A group of Arizona police officers charged that their employer was violating the Fair Labor Standards Act by refusing to pay them for the time they spent putting on their uniforms and other gear at shift start and taking it all off again after their shifts. They sued.
What happened. City police for Mesa were given the option of "donning"—or putting on—their uniforms, nametags, badges, holsters, batons, portable radios, handcuffs, service weapons, chemical spray, and sometimes body armor and "doffing"—or removing—all that either at home or at the police station. At the station, each officer was provided with a locker and facilities for changing. But the officers firmly believed that their wearing of all that gear was integral to their jobs, supporting their professional appearance and helping them to serve the public effectively. Therefore, they also believed that federal labor law required that they be paid for the time they spent donning and doffing.
However, because they could perform these tasks at home, a federal district court judge ruled against them. He pointed to a 2006 memo from the U.S. Department of Labor specifying that employees with such a choice are not entitled to pay for donning and doffing. The reason is the Portal-to-Portal Act, which says an employee's work time generally begins when he or she enters the employer's premises and ends when he or she leaves. The only exceptions would be for further work performed after leaving the premises.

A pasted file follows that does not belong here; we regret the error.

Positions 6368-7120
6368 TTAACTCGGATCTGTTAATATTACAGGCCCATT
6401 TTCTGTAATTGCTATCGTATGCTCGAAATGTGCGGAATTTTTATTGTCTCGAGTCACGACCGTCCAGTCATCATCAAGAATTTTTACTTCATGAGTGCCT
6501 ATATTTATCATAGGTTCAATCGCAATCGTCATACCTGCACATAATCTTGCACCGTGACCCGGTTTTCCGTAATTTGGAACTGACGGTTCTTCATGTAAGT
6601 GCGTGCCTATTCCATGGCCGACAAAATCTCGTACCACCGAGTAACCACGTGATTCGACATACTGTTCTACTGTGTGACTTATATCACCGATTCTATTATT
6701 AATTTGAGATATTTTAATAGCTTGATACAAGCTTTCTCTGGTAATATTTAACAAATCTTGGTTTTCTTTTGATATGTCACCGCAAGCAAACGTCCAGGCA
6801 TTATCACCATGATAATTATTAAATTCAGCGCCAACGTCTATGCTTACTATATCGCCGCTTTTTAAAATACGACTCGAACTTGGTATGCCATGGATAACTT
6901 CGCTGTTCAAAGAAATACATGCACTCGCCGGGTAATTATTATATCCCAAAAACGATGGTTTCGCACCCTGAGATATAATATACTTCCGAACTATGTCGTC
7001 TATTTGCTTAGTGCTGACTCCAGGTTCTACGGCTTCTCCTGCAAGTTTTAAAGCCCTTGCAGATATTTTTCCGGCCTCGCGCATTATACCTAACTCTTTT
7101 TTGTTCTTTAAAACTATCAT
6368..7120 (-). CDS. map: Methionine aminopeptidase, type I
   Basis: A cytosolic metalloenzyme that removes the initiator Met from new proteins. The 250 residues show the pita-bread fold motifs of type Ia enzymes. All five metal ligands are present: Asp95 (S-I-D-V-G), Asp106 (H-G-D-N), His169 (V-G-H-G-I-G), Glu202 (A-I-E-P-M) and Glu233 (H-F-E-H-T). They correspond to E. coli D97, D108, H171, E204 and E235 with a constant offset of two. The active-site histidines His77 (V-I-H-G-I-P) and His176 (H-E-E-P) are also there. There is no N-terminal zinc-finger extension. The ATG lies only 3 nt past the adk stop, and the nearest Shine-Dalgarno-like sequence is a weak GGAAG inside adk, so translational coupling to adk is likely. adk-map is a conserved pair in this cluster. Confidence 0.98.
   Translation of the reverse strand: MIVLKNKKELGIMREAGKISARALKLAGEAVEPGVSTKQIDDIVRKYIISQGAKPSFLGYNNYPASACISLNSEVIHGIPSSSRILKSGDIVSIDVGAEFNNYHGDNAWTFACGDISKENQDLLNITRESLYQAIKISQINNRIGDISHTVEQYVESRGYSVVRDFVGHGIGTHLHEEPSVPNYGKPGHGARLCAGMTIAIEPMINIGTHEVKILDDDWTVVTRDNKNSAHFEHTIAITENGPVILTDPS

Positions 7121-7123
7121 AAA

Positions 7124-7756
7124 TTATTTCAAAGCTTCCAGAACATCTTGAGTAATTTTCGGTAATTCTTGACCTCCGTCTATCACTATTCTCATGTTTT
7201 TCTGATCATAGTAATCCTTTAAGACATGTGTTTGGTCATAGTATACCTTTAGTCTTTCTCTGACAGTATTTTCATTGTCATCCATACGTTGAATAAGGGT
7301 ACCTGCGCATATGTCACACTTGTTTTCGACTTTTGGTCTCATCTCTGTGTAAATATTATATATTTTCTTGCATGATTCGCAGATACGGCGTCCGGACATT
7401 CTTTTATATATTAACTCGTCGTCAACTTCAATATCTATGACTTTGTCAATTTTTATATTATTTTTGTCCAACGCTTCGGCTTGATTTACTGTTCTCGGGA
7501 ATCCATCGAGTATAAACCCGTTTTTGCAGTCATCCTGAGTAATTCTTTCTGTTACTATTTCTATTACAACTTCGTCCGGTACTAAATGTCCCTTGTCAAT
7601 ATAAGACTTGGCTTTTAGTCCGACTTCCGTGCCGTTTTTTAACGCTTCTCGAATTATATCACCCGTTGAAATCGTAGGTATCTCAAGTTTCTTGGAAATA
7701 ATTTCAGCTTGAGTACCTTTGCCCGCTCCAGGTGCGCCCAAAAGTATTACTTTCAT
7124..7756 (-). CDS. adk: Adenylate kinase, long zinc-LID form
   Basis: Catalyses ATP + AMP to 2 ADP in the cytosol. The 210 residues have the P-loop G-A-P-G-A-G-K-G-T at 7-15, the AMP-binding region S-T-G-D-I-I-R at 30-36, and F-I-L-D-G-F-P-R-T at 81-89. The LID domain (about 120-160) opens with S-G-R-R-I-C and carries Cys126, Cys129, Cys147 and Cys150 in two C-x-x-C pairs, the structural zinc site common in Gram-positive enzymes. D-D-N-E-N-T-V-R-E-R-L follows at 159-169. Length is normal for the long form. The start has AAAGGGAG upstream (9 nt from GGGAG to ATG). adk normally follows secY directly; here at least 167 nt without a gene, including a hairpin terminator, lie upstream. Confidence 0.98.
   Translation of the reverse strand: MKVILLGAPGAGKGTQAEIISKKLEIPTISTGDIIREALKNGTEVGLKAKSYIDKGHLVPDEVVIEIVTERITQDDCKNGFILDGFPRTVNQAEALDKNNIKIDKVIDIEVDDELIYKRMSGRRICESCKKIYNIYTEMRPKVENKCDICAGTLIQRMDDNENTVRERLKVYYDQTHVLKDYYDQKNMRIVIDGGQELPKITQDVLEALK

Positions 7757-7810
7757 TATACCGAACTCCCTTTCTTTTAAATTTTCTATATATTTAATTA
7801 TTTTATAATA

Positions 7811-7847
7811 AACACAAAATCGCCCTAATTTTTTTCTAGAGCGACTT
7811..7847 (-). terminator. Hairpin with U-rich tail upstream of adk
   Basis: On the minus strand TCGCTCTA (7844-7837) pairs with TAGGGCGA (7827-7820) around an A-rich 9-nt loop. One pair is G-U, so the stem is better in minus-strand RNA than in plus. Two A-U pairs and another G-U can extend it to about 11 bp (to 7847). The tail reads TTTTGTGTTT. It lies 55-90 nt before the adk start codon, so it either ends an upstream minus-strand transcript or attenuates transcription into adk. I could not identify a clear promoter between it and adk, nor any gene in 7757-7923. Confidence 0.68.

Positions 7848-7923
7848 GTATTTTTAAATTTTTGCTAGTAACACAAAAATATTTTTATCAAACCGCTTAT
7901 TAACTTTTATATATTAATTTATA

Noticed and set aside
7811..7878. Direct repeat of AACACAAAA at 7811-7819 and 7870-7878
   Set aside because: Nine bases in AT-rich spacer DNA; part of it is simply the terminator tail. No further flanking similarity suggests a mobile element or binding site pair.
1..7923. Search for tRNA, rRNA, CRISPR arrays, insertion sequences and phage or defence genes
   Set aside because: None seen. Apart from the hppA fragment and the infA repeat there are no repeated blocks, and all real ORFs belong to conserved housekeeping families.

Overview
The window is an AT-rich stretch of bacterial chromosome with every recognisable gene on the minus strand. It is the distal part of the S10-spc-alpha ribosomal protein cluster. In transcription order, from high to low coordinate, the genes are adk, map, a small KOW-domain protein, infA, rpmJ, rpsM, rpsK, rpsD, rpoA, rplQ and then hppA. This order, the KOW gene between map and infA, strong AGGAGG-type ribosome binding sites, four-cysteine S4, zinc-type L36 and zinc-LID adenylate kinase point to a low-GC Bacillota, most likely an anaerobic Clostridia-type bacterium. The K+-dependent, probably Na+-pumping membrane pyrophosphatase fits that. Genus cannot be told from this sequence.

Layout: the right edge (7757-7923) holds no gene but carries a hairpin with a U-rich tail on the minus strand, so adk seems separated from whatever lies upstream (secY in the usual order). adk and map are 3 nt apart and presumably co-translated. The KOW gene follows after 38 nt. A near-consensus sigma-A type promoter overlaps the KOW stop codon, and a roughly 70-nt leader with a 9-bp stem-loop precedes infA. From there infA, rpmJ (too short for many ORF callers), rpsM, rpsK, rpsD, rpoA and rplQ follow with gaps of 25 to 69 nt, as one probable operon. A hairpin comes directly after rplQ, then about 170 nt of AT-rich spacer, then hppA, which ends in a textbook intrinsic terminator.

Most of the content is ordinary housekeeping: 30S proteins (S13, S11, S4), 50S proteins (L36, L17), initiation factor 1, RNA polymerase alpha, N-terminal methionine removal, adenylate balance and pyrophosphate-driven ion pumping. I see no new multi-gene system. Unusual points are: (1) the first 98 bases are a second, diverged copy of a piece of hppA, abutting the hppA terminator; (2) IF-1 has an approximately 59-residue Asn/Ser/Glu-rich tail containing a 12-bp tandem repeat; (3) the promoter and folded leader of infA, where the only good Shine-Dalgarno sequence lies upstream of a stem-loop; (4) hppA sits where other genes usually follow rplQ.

But the police officers pointed to a variety of reasons that virtually all of them chose to don and doff at the police station rather than at home. Among them were avoiding guest and family member access to uniforms and gear and safety concerns about conducting weapons tests at home. So they appealed the district judge's ruling to the 9th Circuit, which covers Alaska, Arizona, California, Hawaii, Idaho, Montana, Nevada, Oregon, and Washington.
What the court said. Appellate judges found the district judge's ruling sound. They further pointed out that the 9th Circuit uses a three-factor analysis of such compensation issues: Whether the donning and doffing are work, whether the activities are an "integral and indispensable" duty, and whether the time involved is so small—de minimis—as to be insignificant. They decided that the activities are not work, are not suitably indispensable, and take very little time. Bamonte et al. v. City of Mesa, U.S. Court of Appeals for the 9th Circuit, No. 08-16206 (3/25/10).
Point to remember: The key here was not whether the uniform and gear are indispensable to the job, which they are, but that they can be donned and doffed at home.